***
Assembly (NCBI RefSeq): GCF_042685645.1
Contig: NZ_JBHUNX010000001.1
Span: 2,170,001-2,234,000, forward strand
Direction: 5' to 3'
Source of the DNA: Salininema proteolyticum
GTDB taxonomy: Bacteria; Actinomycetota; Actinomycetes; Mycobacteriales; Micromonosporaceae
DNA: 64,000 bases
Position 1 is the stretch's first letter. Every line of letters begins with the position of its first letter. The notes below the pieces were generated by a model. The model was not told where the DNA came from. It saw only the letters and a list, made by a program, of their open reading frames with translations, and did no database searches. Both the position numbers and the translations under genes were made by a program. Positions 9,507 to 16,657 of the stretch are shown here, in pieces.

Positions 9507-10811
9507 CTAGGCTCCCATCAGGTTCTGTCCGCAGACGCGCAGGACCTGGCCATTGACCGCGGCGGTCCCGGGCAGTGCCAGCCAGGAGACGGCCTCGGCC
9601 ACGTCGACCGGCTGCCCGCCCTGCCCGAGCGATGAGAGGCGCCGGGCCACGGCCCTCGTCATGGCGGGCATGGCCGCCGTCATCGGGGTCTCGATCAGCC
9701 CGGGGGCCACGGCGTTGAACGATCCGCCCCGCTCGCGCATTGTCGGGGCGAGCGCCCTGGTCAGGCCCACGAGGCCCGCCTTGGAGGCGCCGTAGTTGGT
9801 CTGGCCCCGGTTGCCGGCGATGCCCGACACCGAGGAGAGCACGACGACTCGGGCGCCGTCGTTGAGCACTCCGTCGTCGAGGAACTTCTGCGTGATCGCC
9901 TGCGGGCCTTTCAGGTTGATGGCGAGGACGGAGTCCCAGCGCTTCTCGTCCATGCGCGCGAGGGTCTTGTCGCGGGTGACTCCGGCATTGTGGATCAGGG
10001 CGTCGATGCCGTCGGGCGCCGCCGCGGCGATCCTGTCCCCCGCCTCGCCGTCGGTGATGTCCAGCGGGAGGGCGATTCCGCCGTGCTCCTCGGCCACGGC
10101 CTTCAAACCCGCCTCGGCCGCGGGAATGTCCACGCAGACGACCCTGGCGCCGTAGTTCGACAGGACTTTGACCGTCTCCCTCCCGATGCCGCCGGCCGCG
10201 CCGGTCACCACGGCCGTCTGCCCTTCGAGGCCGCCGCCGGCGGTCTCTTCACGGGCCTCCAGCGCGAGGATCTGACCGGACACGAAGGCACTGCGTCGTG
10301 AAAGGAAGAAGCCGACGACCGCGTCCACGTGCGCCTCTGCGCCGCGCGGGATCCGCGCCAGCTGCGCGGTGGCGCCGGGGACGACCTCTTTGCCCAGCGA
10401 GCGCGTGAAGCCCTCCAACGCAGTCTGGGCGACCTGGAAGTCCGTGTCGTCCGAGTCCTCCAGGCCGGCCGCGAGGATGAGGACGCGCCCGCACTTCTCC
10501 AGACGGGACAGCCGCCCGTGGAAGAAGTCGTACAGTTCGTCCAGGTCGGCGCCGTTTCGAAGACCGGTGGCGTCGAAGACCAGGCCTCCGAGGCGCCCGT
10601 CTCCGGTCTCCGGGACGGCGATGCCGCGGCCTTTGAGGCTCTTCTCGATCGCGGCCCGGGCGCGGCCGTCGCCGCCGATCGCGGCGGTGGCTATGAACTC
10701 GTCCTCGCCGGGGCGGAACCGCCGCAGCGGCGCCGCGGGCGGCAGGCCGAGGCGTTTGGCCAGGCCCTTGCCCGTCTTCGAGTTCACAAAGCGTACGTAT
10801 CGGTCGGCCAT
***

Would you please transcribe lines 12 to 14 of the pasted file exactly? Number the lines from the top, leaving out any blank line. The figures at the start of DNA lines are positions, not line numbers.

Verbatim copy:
9701 CGGGGGCCACGGCGTTGAACGATCCGCCCCGCTCGCGCATTGTCGGGGCGAGCGCCCTGGTCAGGCCCACGAGGCCCGCCTTGGAGGCGCCGTAGTTGGT
9801 CTGGCCCCGGTTGCCGGCGATGCCCGACACCGAGGAGAGCACGACGACTCGGGCGCCGTCGTTGAGCACTCCGTCGTCGAGGAACTTCTGCGTGATCGCC
9901 TGCGGGCCTTTCAGGTTGATGGCGAGGACGGAGTCCCAGCGCTTCTCGTCCATGCGCGCGAGGGTCTTGTCGCGGGTGACTCCGGCATTGTGGATCAGGG